F11: x86_64: Different boot styles

James Wilkinson fedora at aprilcottage.co.uk
Tue Sep 15 19:38:33 UTC 2009

Tom Horsley wrote:
> Speaking of mode setting, is there any legitimate reason for
> dragging stuff like that into the kernel? Isn't that normally
> the sort of thing that gets moved out of the kernel?

Not really, hardware drivers normally belong in the kernel (at least
low-level stuff).

    There are a lot of reasons for doing this, starting with simple
    robustness. It would also enable better suspend and resume support,
    and better handling of panics: if the system goes into an oops, an
    in-kernel mode-setting routine can switch back to a text mode,
    allowing the oops text to actually be read.

(During an oops, userspace isn’t running, so the kernel can’t rely on X
to do mode switching. During suspend and resume, doing modesetting in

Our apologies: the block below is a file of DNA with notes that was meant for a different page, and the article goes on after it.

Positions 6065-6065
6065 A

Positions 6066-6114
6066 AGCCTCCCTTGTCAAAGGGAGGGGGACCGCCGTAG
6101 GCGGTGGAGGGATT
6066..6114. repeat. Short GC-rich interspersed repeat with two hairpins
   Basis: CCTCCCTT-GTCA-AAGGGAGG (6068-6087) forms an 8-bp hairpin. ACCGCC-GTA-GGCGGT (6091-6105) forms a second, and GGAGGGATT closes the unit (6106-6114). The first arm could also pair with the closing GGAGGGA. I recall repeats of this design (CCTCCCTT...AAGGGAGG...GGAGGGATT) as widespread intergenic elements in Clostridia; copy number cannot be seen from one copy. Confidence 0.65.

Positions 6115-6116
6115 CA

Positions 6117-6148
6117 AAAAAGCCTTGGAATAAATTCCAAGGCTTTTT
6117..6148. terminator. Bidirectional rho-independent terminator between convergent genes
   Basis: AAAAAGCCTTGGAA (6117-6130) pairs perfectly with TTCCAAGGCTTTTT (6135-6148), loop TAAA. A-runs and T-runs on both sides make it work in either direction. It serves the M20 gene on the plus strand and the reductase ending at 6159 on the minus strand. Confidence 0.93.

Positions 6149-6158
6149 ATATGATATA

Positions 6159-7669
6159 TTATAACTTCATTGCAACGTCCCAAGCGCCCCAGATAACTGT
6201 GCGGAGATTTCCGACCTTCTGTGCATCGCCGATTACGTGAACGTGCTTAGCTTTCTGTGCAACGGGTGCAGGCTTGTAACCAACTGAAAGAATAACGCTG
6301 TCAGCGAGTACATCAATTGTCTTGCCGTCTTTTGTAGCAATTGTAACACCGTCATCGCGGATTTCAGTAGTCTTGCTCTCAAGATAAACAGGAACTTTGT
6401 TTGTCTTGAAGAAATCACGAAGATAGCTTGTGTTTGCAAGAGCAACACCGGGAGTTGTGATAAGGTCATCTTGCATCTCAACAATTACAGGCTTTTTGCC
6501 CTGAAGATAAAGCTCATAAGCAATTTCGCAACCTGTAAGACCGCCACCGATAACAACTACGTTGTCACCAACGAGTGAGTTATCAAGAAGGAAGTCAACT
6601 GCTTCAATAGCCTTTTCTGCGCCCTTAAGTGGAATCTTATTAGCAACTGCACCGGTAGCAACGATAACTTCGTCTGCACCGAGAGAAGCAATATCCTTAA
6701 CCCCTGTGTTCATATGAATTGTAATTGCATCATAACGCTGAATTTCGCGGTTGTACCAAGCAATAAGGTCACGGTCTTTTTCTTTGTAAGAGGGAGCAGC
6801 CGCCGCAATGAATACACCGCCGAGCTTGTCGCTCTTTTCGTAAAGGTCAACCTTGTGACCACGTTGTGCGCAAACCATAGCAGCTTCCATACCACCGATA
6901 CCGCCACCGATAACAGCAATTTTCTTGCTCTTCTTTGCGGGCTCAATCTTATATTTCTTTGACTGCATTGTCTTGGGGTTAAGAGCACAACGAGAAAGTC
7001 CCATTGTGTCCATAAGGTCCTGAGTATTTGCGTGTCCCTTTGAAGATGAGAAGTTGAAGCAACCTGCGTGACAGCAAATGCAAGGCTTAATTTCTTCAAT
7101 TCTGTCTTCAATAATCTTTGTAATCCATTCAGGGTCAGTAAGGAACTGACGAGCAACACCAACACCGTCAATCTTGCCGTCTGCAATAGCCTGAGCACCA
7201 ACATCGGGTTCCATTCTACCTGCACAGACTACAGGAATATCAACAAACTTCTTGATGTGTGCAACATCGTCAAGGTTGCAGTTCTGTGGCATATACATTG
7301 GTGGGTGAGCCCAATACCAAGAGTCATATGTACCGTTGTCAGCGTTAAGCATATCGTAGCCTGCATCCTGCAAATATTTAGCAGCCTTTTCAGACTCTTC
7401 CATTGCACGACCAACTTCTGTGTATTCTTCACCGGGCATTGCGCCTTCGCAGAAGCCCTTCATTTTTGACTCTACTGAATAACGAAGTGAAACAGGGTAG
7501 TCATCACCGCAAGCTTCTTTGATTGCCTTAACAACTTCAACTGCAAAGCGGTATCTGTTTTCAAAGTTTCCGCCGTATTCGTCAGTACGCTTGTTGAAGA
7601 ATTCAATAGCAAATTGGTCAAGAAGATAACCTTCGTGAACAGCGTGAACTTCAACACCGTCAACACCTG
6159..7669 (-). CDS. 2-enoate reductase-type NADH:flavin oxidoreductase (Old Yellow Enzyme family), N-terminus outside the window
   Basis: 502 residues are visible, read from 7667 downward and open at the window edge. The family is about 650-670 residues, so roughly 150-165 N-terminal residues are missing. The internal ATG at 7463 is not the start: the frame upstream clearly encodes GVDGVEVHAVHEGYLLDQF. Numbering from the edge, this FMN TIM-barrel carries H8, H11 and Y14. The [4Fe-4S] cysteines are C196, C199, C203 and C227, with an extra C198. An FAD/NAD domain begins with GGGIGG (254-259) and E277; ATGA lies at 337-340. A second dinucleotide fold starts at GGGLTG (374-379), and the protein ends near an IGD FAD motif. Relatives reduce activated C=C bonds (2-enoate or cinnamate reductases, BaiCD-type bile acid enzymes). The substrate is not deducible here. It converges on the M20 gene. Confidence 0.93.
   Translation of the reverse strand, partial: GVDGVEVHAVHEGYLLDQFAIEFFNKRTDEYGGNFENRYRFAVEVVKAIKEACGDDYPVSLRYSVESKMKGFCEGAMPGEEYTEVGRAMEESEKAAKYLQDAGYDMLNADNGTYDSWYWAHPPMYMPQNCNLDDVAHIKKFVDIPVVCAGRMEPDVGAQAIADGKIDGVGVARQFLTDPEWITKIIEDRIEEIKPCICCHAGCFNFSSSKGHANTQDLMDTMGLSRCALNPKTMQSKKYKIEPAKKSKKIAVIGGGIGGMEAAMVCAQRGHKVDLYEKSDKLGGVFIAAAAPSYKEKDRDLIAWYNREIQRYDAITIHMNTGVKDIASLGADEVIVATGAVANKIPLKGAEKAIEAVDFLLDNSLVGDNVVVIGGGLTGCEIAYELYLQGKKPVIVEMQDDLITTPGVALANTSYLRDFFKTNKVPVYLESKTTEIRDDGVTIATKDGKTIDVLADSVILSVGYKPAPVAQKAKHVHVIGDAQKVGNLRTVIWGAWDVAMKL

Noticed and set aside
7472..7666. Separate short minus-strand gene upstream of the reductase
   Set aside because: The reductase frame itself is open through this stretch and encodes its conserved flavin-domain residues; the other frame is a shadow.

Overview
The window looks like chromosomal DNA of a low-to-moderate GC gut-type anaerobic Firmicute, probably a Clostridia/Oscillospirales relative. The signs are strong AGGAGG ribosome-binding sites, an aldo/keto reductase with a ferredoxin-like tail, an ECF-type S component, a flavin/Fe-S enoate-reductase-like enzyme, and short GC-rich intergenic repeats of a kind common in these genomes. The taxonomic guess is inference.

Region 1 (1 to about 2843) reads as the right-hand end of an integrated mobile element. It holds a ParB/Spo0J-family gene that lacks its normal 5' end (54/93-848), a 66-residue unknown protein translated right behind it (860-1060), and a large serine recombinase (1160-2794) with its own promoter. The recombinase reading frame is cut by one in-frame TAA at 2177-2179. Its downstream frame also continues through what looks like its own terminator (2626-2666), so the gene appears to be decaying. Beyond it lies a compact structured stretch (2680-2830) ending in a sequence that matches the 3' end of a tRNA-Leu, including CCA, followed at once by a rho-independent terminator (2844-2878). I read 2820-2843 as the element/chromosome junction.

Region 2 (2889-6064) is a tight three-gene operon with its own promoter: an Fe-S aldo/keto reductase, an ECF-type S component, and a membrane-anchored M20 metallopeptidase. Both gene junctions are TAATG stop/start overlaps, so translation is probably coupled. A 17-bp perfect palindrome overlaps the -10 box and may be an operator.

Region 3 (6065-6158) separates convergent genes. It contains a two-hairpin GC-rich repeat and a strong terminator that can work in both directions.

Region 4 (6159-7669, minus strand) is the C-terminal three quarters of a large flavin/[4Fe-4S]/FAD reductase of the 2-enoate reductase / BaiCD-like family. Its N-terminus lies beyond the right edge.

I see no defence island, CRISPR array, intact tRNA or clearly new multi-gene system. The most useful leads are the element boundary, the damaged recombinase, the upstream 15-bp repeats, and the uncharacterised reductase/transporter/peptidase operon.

the kernel rather than in userspace means the kernel has a better idea
of the state the graphics are in, and can display diagnostics while
userspace isn’t running).

    There is a lot of interest in supporting multiple, simultaneous X
    sessions on the same screen without using Linux virtual terminals;
    the goal here is to enable fast switching between user accounts. And
    there is interest in H.264 acceleration, facilitating the display of
    important things like HDTV. It seems that even contemporary CPUs can
    have trouble keeping up with HDTV streams. 
    – http://lwn.net/Articles/218380/

Hope this helps,


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